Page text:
ALLIANCE Trust chairman Karin Forseke insisted that the battle over the future of the Dundee investment giant was not about the merits of chief executive Katherine Garrett-Cox, even as her former boss Martin Gilbert, head of Aberdeen Asset Management, weighed into the fight.
Mr Gilbert, Aberdeen's chief executive, said the house "would love the opportunity" to run £2.1 billion Alliance Trust, which is facing a vote later this month demanded by hedge fund Laxey Partners, over whether to outsource its investment activities.
His move comes nine years after Ms Garrett-Cox quit as Aberdeen's chief investment officer for rival Morley Fund Management. She has run Alliance Trust since 2008.
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While Mr Gilbert remained tight-lipped about his motivation yesterday, Ms Forseke, in only her second day as Alliance Trust chairman, played down Aberdeen's threat.
"We have not been approached by anybody," she said.
"This is not about Katherine at all," she insisted.
"Having said that, Katherine has done a fantastic job in the last three or four years."
She added: "At this point in time the board of Alliance Trust is of the view that being self-managed is in the interests of all our long-term shareholders."
Aberdeen has a similar fund in the £1.3bn Murray International trust, run by the well-regarded Bruce Stout.
Alliance Trust's house broker Numis said Mr Gilbert was unlikely to make an immediate attempt to oust Ms Garrett-Cox from the helm of the 123-year-old company.
"With assets of £2.1bn and a retail shareholder base, Alliance Trust would be a very attractive mandate," analyst Charles Cade said.
"Murray International undoubtedly has a strong track record, but we doubt whether it would look to make a hostile approach."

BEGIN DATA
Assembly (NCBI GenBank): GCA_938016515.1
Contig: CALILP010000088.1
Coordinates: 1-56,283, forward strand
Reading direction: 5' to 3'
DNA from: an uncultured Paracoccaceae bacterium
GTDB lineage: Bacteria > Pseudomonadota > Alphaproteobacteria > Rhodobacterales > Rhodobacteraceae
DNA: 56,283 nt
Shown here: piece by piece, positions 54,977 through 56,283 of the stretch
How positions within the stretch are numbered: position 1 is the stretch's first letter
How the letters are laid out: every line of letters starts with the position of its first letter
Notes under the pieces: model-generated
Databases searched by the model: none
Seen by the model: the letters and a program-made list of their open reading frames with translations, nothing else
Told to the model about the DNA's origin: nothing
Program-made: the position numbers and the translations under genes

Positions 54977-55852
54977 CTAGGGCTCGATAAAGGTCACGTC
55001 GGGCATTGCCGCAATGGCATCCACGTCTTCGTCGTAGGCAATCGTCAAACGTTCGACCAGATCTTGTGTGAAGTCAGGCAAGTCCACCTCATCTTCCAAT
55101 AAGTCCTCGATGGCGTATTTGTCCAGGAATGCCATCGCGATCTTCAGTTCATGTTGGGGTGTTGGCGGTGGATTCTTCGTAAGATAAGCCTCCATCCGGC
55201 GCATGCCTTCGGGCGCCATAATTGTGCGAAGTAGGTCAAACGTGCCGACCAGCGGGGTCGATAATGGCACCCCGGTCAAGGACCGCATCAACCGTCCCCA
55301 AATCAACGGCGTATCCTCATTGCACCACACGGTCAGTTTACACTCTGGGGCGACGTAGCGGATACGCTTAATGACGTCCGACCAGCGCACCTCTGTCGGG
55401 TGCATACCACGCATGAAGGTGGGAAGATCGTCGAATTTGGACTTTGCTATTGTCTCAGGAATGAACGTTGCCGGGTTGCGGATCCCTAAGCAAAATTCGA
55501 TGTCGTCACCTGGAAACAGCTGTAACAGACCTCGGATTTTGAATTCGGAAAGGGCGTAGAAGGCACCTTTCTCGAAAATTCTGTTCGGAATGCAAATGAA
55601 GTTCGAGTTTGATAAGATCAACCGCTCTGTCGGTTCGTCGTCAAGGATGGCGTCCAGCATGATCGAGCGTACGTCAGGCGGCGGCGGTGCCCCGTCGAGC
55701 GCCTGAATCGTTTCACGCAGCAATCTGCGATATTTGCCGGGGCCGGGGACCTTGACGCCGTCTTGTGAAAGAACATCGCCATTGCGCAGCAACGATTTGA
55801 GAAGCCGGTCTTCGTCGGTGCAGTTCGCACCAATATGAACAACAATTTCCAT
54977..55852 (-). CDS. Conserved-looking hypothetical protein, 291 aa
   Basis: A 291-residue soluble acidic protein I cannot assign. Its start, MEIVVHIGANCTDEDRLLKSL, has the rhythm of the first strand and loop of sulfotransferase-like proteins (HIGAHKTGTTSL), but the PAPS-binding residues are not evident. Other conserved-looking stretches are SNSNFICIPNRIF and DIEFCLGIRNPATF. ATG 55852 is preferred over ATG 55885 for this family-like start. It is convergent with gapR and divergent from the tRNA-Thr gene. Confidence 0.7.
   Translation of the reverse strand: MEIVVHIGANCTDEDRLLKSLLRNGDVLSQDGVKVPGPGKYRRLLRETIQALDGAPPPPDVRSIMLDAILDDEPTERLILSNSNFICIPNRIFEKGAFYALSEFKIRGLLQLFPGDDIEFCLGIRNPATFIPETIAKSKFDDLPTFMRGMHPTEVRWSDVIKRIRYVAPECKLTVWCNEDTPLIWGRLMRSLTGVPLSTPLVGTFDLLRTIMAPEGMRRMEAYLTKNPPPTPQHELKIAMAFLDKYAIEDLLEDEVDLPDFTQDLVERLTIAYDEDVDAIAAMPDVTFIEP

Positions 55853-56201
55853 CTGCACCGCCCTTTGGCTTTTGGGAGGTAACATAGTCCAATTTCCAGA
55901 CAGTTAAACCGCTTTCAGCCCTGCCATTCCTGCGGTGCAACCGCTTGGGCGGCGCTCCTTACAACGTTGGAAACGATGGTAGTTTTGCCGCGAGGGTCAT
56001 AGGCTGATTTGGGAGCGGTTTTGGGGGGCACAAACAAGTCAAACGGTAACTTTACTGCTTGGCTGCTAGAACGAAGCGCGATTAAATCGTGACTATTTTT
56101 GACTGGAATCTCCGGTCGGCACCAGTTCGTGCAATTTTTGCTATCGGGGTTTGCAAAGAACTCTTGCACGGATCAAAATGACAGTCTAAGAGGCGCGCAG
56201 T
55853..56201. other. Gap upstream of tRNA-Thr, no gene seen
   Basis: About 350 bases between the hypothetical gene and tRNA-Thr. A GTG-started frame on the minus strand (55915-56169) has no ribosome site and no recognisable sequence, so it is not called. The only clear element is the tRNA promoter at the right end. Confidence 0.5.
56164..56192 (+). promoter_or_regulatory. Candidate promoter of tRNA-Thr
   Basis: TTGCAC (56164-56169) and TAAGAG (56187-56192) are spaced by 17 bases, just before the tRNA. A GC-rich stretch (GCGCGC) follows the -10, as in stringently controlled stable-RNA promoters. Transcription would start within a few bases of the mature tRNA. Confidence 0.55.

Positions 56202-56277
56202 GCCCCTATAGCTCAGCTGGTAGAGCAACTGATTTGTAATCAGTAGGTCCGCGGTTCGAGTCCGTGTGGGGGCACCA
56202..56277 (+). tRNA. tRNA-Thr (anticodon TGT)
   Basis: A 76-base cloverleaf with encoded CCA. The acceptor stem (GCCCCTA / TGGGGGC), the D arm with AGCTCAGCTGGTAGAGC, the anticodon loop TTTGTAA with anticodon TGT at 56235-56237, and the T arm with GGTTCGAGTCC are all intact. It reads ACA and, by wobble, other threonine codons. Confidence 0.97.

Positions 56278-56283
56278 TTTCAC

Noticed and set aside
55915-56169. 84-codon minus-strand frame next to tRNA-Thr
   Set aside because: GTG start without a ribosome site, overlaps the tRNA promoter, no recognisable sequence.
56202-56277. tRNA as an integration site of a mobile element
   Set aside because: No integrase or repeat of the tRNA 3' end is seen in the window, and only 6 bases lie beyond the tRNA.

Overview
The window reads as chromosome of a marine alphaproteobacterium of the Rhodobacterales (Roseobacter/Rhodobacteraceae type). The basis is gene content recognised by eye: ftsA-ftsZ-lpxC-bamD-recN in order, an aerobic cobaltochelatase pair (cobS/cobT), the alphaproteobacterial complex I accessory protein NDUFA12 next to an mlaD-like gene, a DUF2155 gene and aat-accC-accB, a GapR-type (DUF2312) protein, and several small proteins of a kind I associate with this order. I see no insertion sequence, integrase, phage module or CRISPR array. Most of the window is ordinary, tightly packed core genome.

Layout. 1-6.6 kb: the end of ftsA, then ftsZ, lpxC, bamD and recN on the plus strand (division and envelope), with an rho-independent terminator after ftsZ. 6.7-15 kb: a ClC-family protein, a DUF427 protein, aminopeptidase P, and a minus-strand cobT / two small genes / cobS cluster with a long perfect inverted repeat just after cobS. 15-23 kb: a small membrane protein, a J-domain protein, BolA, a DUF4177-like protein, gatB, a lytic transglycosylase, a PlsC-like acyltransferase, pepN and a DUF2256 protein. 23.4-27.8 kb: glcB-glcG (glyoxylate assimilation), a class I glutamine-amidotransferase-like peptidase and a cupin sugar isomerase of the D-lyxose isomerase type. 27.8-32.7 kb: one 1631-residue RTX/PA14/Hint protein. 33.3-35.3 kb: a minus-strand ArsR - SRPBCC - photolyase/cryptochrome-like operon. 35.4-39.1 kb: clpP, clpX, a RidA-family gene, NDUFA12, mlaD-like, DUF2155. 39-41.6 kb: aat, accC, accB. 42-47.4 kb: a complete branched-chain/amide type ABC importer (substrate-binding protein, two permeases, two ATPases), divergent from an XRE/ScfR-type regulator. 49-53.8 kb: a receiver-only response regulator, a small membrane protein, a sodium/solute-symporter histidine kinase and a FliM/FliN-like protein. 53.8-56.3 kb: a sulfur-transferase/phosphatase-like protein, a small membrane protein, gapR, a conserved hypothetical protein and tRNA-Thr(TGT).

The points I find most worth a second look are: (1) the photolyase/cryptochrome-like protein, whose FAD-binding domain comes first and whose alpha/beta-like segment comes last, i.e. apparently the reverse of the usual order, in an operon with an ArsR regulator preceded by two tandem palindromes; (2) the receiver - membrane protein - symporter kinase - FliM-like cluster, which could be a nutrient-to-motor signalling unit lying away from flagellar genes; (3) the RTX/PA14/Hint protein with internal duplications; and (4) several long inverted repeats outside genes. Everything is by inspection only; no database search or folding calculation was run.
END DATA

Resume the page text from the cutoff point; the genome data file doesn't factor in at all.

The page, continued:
But Laxey Partners said: "We welcome Aberdeen Asset Management's interest and note that the performance of Murray International was vastly superior with its shares consistently trading at a premium. What an upgrade for all shareholders that would be."
It added: "How our [Alliance's] chairman in her second day in office can dismiss out of hand an approach from Aberdeen shows how little thought has been given to serious, legitimate concerns over performance, rating and costs."
About 250 people work for Alliance Trust, most in Dundee, although it also has outposts in Edinburgh and London.
Part of the argument between Laxey and Alliance is over costs.
Laxey says expenses at Alliance amount to 0.98% of the trust's assets, while Alliance says they are a below-average 0.65%.
"External managers tend to have a greater incentive to focus on short-term returns," said Ms Forseke, who is also deputy chairman of the Financial Services Authority.
In a circular to shareholders yesterday setting out its defence, Alliance said Laxey's actions had cost £2.5 million in the past two years.
A year ago Laxey's attempt to force Alliance to introduce a formal discount control mechanism to narrow the gap between its share price and the underlying portfolio was rejected after receiving the support of around one-third of investors.
"Laxey was firmly defeated then," Ms Forseke said. "If you take that and look at an improved performance, I do not see why shareholders should vote any differently this year."
She styled the battle as being between long-term and short-term investors.
Isle of Man-based Laxey's previous rebellion seemed to prompt a change of heart about share buy-backs at Alliance which has since acquired £275m of stock. This time, analysts think Laxey is unlikely to win concessions over external management of Alliance Trust.
Stephen Peters, analyst at Charles Stanley, said: "It is unlikely that a new chairman of Alliance Trust will come in and say I am essentially sacking 250 people in Dundee."
But Laxey could yet secure a compromise over its call for realised capital gains to be paid out as dividends.
Alliance Trust declined to discuss its contact with Laxey but said it would meet the firm ahead of the shareholder vote.
Alliance Trust's shares fell 0.3p or 0.1% at 372p.
Aberdeen rose 11.2p or 4.3% to 270.3p.